In his junior year, Johnson also was used in the slot quite a bit and actually played a linebacker in their nickel sets in different situations. This is another area where he has experience getting contact on the opponent and being able to run with them in man coverage. His length makes up a good amount of ground, but when he ends up high, he can get out maneuvered by quicker receivers. Johnson still tended to play over the top and keep his body aimed at the line of scrimmage.
In addition to their off man coverage, the Wolfpack is able to switch to different coverage options that can allow Johnson to play zone over the top or underneath in the flat. He is accustomed to playing facing the play and attacking forward, so he is a good fit when it comes to zone. Johnson needs to just continue to get more experience and improve his range in coverage, but the way he has been coached, it should not be a difficult transition.
Johnson’s ball skills are pretty average. His length makes it so he should be able to make more plays on the ball than he does. Johnson also needs to get better at catching the ball when the opportunities are there. This was Johnson’s best year in terms of getting interceptions but this is an area that needs to continue to improve.
Blitzing off the Edge
Johnson has a good amount of experience coming on the blitz. He is willing tackler and hitter, so if the ball is front of him, he can make a play. In that sense, he can be used in a run blitz type scenario well. Johnson has more trouble when it comes to getting to the quarterback in passing situations, though he does have success from his time playing in the slot.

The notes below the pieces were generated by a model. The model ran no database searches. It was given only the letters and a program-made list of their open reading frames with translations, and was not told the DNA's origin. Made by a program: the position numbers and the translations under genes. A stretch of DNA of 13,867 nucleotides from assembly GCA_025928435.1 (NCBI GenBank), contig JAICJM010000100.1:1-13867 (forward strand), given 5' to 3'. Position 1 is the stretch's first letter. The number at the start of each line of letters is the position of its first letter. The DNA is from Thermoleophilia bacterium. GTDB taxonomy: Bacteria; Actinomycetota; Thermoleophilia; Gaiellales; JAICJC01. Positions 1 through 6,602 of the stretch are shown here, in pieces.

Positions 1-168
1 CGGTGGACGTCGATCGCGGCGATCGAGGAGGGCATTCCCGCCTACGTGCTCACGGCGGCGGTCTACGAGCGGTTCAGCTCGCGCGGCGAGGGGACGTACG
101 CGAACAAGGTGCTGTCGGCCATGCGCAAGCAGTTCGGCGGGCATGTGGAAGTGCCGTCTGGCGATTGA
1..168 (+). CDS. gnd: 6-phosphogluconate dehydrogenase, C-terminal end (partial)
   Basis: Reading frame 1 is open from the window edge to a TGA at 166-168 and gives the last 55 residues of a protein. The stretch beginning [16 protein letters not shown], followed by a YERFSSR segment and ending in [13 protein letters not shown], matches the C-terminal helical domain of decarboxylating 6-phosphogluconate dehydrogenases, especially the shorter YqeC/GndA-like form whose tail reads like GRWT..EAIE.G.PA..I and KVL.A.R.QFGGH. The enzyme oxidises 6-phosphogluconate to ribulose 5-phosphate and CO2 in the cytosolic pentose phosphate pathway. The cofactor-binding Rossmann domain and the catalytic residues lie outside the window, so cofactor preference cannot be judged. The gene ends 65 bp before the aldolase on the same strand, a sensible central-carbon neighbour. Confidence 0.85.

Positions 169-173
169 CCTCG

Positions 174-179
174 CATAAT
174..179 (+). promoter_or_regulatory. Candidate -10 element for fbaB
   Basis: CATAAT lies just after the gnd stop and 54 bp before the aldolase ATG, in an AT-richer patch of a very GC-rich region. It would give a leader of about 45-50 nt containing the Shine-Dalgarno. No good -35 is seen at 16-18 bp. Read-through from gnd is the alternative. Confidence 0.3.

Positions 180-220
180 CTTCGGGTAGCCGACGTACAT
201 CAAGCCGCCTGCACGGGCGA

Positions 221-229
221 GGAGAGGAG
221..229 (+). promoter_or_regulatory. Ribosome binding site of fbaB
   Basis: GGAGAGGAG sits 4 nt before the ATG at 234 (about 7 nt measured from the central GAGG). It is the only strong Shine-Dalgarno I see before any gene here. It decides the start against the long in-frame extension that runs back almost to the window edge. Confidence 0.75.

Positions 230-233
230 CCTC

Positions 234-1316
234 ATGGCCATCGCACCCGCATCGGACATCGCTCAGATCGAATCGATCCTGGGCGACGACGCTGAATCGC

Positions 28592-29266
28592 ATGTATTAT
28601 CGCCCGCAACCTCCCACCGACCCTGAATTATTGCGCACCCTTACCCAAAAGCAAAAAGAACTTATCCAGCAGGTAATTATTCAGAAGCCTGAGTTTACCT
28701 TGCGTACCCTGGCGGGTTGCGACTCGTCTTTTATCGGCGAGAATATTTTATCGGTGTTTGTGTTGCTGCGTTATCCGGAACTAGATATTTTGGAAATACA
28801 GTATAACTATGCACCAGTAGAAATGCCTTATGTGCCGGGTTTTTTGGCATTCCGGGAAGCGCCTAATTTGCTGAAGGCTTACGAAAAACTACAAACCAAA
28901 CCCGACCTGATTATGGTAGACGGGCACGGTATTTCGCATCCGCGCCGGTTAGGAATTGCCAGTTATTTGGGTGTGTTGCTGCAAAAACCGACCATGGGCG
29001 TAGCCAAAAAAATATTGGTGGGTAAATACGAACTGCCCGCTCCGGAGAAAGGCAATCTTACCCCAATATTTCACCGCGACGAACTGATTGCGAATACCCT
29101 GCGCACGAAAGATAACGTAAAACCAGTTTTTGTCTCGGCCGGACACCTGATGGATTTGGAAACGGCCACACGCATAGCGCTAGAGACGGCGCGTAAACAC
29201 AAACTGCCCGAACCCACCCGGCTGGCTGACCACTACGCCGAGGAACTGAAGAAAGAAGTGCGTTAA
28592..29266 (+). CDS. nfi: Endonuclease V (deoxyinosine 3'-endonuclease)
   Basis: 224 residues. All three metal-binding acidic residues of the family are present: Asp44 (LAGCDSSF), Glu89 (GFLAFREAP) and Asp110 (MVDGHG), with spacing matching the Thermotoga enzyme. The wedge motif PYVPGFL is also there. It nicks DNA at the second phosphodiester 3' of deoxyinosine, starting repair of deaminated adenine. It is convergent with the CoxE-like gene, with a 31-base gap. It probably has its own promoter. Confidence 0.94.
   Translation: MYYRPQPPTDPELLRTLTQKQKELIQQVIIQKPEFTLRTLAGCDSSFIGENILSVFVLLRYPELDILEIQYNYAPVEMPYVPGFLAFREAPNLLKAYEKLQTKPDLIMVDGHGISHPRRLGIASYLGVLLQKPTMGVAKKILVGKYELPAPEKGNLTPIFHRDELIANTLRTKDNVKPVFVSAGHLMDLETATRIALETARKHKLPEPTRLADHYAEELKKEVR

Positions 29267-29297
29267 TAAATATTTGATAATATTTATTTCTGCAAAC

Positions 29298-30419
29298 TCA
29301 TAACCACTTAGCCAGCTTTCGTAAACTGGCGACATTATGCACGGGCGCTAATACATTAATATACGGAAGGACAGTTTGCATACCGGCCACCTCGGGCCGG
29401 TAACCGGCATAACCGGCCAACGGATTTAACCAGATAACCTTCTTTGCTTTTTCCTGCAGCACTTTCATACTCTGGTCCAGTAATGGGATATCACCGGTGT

Johnson has experience on coverage teams in his time at N.C. State and was used as a returner early in his college career. His willingness to fight through contact and get to the ball carrier could make him a valuable asset on both kick and punt coverage units at the next level.
Johnson’s best fit may be as a free safety. The N.C. State program plays their corners in a way that allows him to make a nice transition to safety as their used to playing deep and coming up to make plays. As a result, he gives a team a safety with some man coverage ability.
Johnson could also be used to play corner in a Cover-2 system or likes to press. His physical style of play, willingness to help in the run and length could make him a viable option in either one.
Ultimately, Johnson may end up being drafted to play at depth for both corner and safety. He gives a team options in how they want to play nickel. Johnson is athletic enough where he can play in coverage, but physical enough where he still gives a team a presence against the run.
Johnson’s game could end up resembling James Ihedigbo of the Baltimore Ravens. Ihedigbo made the New York Jets roster as an undrafted free agent and it took a couple years before he came into his own as a safety. Now, he has found himself a home with the Ravens and has been an effective addition to their team. Johnson is unlikely to go undrafted and could make the transition quicker than Ihedigbo did, but he has to find himself a home in the NFL just like Ihedigbo did.
Dontae Johnson is a versatile player that is still developing and coming into his own as a player. He has been trained to play a number of different positions and his willingness to contribute as a run defender with the potential to become a more viable pass defender, Johnson could be a valuable sub package player with the potential to become a full time starter. Not only is Johnson still developing as a player but there appears to be a good mount of physical potential as well. Johnson projects as a day three pick but does have the potential to be a starter down the road.
Some of the film used in this scouting breakdown was provided by the good folks at draftbreakdown.com